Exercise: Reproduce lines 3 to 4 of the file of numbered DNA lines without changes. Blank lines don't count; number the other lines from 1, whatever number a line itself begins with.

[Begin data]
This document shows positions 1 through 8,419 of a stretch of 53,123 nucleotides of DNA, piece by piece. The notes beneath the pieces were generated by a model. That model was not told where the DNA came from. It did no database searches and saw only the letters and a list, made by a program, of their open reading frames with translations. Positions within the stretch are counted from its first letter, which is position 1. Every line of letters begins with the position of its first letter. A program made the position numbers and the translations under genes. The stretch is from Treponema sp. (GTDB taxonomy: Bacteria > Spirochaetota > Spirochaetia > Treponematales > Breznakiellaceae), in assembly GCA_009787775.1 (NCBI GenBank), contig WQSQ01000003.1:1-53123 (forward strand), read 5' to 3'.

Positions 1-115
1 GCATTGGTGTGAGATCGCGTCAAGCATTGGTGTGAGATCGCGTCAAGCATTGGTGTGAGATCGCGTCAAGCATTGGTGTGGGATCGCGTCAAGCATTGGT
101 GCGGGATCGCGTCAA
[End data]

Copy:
1 GCATTGGTGTGAGATCGCGTCAAGCATTGGTGTGAGATCGCGTCAAGCATTGGTGTGAGATCGCGTCAAGCATTGGTGTGGGATCGCGTCAAGCATTGGT
101 GCGGGATCGCGTCAA